Bond and forex dealers were betting the next steps to defend the rupee would come from the government,averting further harsh measures by the central bank to tighten cash.

Financial sector regulators,including Raghuram Rajan,who takes over next month as governor of the Reserve Bank of India,were meeting in the financial capital,Mumbai,but the meeting’s outcome is not yet known.

New Delhi is likely to relax borrowing rules for debt-laden Indian companies,including doubling the amount a firm can borrow overseas to $1.5 billion.

The rupee closed at 61.30/31 against the dollar,clawing back slightly from the day’s low of 61.4475,which was not far off the previous day’s record low of 61.80.

“Rajan is definitely a big positive for the RBI and India,” said Paresh Nayar,head of fixed income and currencies at First Rand Bank. “But rupee appreciation is dependent on some major macro announcements. We all are living on hope … and the wait is getting a bit longer.”

New Delhi has considered a sovereign bond issue or a sale of bonds to non-resident Indians by state-run firms,although the central bank has opposed a sovereign issue.

Policymakers have tried to avoid raising the policy repo rate,a step likely to force up bank lending rates,for fear of worsening a slowdown in an economy that grew 5 percent in the last fiscal year,its slowest rate in a decade.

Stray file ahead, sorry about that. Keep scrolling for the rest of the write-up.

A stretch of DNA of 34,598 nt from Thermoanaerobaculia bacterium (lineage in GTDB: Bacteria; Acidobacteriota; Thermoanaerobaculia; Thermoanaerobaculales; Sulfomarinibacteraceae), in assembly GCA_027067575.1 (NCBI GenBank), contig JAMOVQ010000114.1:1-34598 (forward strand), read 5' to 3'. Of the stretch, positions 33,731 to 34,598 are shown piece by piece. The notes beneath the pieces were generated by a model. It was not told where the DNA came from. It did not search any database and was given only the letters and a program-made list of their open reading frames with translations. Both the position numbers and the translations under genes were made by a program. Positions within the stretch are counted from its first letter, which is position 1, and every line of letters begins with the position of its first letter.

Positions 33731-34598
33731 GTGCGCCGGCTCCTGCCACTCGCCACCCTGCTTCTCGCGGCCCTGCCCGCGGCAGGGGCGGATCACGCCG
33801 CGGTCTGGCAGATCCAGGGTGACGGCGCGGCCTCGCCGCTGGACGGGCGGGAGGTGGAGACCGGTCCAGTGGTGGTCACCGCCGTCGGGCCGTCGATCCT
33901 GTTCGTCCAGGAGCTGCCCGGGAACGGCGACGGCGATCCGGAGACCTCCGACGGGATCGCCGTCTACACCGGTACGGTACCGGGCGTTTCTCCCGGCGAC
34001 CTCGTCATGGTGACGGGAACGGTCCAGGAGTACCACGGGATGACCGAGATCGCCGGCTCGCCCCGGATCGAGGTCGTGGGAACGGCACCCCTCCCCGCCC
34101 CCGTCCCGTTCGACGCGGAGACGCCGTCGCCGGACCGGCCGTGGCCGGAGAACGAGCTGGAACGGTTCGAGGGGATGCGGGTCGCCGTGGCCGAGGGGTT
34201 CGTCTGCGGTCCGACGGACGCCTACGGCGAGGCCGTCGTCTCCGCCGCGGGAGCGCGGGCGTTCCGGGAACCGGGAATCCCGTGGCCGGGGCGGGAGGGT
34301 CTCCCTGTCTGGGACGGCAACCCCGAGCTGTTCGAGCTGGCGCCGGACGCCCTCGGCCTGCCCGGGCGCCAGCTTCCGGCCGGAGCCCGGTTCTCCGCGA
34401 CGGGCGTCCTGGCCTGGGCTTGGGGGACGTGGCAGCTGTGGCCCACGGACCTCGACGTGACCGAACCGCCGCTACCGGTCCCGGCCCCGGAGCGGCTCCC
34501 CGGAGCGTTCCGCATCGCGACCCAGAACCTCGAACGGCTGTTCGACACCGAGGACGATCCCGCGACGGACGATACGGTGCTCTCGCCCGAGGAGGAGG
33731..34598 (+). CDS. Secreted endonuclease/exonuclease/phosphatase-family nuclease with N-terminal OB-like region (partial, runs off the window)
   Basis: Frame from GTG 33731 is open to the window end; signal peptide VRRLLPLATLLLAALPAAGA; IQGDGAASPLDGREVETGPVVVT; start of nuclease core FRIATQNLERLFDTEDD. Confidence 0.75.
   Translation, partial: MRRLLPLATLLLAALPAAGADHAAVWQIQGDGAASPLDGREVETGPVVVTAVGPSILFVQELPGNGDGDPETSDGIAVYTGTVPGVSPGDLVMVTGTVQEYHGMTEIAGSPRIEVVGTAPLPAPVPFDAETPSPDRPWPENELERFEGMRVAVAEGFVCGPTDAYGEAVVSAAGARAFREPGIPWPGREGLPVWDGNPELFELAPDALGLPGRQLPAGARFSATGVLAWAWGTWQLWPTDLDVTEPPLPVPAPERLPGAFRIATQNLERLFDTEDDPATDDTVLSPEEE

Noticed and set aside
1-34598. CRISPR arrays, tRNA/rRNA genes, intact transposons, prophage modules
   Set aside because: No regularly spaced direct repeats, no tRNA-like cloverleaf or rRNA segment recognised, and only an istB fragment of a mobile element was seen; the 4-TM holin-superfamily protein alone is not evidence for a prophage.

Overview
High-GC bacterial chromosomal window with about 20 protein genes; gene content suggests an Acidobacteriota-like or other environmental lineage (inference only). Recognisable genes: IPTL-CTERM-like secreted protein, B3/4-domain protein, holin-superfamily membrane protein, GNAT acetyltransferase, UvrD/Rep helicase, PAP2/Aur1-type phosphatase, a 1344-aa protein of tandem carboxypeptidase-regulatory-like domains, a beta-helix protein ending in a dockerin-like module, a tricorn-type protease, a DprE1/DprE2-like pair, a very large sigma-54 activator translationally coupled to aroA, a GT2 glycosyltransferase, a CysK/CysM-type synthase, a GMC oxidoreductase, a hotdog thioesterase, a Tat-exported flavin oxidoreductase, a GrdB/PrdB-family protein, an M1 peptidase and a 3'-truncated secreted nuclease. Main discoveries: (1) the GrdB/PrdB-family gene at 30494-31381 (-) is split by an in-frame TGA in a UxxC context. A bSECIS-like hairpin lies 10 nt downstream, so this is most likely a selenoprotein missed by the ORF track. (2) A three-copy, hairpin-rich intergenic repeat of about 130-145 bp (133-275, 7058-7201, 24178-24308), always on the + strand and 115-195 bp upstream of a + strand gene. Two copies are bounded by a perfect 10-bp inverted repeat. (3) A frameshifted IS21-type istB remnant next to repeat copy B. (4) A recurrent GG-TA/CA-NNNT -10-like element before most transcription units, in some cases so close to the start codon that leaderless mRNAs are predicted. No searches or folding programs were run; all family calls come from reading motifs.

The central bank’s costly gamble last month to raise short-term interest rates and drain market liquidity in order to defend the rupee at the cost of crimping corporate credit is not paying off,with the currency down 2.3 percent since before the measures were unveiled on July 15.

Bonds posted gains,with the benchmark 10-year yield down 6 basis points at 8.14 percent.

The central bank’s steps were increasing downside risks to growth,Morgan Stanley said on Wednesday,which could slide to levels of 3.5 percent to 4 percent if the economy fell into a vicious slowing cycle.

The investment bank’s warning comes amid recent cuts in growth forecasts for Asia’s third-biggest economy from a raft of banks and brokerages,such as Bank of America Merrill Lynch,Macquarie and CLSA.

India’s Congress-led government,facing a hostile opposition in the monsoon session of parliament that started this week,has been promising more steps to boost fund inflows.

But a second day of gridlock in Parliament over India’s response to a border ambush that killed five soldiers in disputed Kashmir raised questions about how the government would drive through its bulky legislative agenda,including an ambitious food security measure.

Most investors saw India’s battered image being helped by Tuesday’s appointment of Rajan,a former chief economist of the International Monetary Fund,to head the country’s central bank.

“We think Rajan’s appointment will give the government breathing space to come up with a more credible road map to address currency weakness and outflows,” Barclays economists wrote in a note.

“To restore market confidence,the authorities need to change the strategy and admit to the seriousness of imbalances in the economy and come up with a strong package of measures addressing both short-term flows and the need to stimulate growth and reduce the current account deficit.”